It was the winter month of December (the month of ‘Margazhi’ in the Tamil Calendar) – the time of the year when the traditional Tamil folks (especially the women) wake up early hours of the day to be at the temple for the recital of Tiruppavai.(Tiruppavai is a song comprising of 30 verses, in praise of the Lord, rendered by Andal, one of the 13 Vaishnavite-followers of Vishnu- saints).
I chose to visit Srivilliputhur*, the birth place of Andal, renowned for the Tiruppavai recital, to get a first hand feel of a special event I had only heard from my grand parents.I took the night train from Madras to Tirunelveli**, a town famous for Halwas(No trip to Tirunelveli is complete without a taste of the ‘Iruttu Kadai(dark shop) halwa’).
There are many pleasures of a train journey, one not so is of last minute passengers making a maddening rush to their compartment. And I found an alarming number this time around.After a quickish bath, I took a 45 minute bus drive to watch the sun rise at the sea shore temple of Subramanya at Tiruchendur(50kms South East of Tirunelveli).
A few hours at the beach and I continued my bus journey, onto 9 other temples called ‘ Nava Tirupathi’.(All of these temples are within 5-10kms of each other and are a must visit for any Tirunelveli visitor-Most of these are on the banks of Tirunelveli’s famous river-The Tamaraibarani).That night my dinner at Tirunelveli was all of 1/2 kg of Halwa, after which I took a 2 hour walk around the city, going through all the famous old streets of Tirunelveli including visiting the most famous saree shop of the town-The Pothy’s.
Tirunelveli is also famous for the round the clock road side eateries…. A walk down the railway station road after 11pm and you would find hundreds, sitting on small stools, having their ‘idlies - dosas with chutney – sambar’ for their dinner.As I usually do during my train trips, I stayed the night at the retiring room at the Tirunelveli station(This writer has a long term agreement with retiring rooms at all railway stations in Tamil Nadu and believes that retiring rooms are the best(and safest) place for overnight stay in TN, especially for travel freaks and for women travellers).
After a 2am wake up and bath the next morning, I took the first bus out of Tirunelveli for a 2 hour drive to Srivilliputhur.(For those not too familiar with transport facilities down South, TN has got by far the best moffusil bus transport service in the country in terms of connectivity, frequency and round the clock service-
All places in TN have 24 hour bus connectivity).
By 4am that morning (that was the time I reached my destination),the small temple town of Srivilliputhur was already buzzing with activity, with one bunch of young girls and boys running around to make their morning flower sale and another bunch for other pooja articles.For an hour, I was a witness to the loud musical recital of Tiruppavai (that was the purpose of my trip) by 15 plus temple priests, all clad in dhotis. Moved by this recital and wanting to understand more, I chatted up with the priests about the Tiruppavai and its significance, the unique way of chanting these songs and the visual song and dance enactment of the ‘Paasurams’(the 4000 divine songs/hymns of Vaishnavite Saints) that is rendered through the month of Margazhi at this temple by Araiyars(King of Songs).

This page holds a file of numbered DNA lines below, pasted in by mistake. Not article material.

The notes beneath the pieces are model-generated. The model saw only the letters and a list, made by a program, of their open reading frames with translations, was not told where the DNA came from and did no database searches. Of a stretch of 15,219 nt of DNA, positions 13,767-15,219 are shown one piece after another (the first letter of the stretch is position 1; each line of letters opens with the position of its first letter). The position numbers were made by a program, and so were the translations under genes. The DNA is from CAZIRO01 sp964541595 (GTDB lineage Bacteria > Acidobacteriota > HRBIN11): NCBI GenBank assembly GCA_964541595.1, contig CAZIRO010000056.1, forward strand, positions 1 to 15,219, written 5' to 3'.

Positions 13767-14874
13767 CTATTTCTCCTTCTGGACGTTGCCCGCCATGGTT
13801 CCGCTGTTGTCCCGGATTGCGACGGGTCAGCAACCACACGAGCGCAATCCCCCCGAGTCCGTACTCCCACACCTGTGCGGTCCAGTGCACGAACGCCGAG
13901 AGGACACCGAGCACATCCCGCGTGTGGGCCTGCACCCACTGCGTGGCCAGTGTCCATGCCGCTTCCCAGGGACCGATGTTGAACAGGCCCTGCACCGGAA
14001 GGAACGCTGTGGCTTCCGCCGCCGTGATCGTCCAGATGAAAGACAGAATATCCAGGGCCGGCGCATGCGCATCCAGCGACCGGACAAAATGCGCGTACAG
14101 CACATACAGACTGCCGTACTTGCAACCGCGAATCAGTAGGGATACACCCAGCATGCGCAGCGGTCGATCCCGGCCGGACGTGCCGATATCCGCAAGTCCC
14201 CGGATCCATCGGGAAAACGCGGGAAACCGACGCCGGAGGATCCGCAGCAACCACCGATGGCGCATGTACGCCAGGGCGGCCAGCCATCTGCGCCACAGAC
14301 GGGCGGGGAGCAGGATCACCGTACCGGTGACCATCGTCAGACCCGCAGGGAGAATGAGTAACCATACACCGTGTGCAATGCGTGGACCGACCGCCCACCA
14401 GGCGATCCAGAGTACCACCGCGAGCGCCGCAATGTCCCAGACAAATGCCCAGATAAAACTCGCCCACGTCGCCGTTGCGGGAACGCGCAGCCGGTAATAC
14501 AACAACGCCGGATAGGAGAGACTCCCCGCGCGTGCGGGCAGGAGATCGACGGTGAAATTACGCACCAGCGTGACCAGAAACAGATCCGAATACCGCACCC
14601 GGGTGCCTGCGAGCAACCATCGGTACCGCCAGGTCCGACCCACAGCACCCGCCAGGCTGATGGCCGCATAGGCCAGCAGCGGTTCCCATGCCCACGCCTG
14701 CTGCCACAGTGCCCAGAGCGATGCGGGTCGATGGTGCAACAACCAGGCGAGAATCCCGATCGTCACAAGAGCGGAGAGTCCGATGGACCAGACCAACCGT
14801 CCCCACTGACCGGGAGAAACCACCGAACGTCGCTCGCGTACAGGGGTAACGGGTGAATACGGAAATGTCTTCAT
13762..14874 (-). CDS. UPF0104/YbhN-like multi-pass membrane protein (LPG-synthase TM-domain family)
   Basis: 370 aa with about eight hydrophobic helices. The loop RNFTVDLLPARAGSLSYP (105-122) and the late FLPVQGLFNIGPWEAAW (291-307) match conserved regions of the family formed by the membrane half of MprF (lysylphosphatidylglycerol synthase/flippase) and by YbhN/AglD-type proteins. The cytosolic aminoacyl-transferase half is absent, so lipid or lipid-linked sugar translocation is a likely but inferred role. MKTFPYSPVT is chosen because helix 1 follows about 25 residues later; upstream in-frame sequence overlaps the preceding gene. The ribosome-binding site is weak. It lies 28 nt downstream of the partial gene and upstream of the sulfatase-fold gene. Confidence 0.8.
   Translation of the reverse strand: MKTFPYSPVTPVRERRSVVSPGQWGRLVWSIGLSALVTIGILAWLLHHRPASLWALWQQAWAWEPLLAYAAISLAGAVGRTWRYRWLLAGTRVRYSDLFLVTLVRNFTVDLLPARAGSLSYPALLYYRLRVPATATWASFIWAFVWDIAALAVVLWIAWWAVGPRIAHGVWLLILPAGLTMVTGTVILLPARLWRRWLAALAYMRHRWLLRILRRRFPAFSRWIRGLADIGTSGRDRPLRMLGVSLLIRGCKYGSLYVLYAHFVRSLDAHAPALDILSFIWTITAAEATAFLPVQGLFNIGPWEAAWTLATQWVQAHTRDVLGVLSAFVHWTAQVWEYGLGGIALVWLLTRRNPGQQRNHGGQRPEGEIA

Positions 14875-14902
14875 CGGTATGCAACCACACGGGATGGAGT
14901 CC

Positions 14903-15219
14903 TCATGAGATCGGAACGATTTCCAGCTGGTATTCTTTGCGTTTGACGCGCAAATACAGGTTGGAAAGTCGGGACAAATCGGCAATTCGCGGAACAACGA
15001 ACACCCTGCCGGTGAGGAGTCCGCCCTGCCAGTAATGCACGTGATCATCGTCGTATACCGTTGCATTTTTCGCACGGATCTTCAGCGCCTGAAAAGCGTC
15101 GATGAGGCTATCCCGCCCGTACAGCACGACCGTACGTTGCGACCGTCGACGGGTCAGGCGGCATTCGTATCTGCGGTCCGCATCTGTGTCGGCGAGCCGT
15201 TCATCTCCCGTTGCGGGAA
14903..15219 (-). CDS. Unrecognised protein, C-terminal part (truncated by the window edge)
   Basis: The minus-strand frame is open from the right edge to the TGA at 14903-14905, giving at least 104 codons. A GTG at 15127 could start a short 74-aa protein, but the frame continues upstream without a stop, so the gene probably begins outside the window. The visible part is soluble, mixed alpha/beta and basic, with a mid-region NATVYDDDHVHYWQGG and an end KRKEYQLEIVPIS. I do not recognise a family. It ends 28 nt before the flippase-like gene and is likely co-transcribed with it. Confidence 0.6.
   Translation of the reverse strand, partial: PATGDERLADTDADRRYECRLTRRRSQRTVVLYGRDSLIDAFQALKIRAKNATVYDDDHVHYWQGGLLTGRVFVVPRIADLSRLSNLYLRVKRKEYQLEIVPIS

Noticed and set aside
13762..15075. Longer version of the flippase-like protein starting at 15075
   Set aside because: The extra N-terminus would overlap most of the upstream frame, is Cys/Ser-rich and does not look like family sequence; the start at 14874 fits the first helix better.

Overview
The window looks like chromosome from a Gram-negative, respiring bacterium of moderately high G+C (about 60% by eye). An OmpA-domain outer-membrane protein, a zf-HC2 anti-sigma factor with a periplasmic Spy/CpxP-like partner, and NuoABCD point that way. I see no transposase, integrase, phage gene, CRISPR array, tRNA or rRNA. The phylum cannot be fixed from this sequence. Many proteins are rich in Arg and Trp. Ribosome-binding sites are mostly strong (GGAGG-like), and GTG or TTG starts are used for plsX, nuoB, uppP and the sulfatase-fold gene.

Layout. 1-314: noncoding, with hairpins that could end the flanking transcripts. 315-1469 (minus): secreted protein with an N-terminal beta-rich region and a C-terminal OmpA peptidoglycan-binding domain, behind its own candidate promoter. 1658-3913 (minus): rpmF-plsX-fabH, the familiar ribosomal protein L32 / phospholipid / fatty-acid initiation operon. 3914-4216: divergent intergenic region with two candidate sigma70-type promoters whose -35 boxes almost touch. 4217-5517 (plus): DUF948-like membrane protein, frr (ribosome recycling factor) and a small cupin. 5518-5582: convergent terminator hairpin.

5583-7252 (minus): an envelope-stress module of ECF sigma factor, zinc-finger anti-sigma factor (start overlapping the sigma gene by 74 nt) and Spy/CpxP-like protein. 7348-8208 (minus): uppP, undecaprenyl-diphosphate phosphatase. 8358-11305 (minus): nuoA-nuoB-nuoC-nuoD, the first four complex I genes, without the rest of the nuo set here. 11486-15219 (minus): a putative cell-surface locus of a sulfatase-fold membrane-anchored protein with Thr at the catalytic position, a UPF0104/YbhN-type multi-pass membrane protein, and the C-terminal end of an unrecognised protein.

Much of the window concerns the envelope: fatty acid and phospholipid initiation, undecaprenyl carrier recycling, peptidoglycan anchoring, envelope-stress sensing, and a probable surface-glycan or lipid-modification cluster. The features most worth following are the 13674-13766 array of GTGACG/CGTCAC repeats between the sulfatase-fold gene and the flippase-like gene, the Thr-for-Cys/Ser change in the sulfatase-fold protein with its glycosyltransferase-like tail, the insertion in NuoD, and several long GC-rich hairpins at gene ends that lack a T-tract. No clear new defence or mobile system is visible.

As I dug deeper and deeper into the subject, questioning and probing the priests (the art of questioning and extracting information was put to full use that day), there were insights of the temple culture and traditions that dated back to 500 AD- art forms that were slowly vanishing in this fast paced world, artistes who were in dire straits with very little money to even feed their family and a temple song & dance service, once performed regularly in over 100 temples- now in just three- seeing a slow death.My chat lasted almost 6 hours (that would not be a surprise to those who know me well!!!) and I must confess that those were the best ‘hours’ I had spent in a long long time.
In those few hours, I truly transcended into another world- a world of peace and solitude.Following a story that I wrote that fortnight, the priest wrote in to me via the almost non-existent post card, that he had received very many enquiries about the revival of the traditional temple art form called ‘Araiyar Seva’ from across South India including funding contributions for the artistes.Three months hence, the educational requirements of the kids of this artist have been taken care of by a corporate chieftain, one who to this day prefers anonymity on this front.
A quiet early morning peace seeking temple trip had transformed into something quite unexpected- a discussion that resulted in gaining insights into less known facts about the temple culture of Tamil Nadu, culminating in contributions to the (financially) poor priests and the revival of the song and dance rendering of vedic hymns, a ritual that had been practised for over 1200 years.
By that evening, another bus trip had brought me to the temple town of Madurai. I spent an hour at the famous Meenakshi Amman Temple and by 9pm I was fast asleep in the night train I took back to Madras.
*Srivilliputhur is about 75kms south west of Madurai and is a very small town. Also, known for Milk Bedas
** Tirunelveli is about 700 kms from Madras and is a night’s journey from Madras (about 11 hours)- Another 100 kms down South from Tirunelveli and you would reach Kanyakumari, the southern tip of India
***Madurai was once the capital of the Pandya Kingdom and is about 500kms from Madras on the Madras- Kanyakumari route
+In the 1980s, Vaigai Express (Madras- Madurai super fast day express) was one of the fastest trains in South India, the ‘Deccan Queen’ of the South…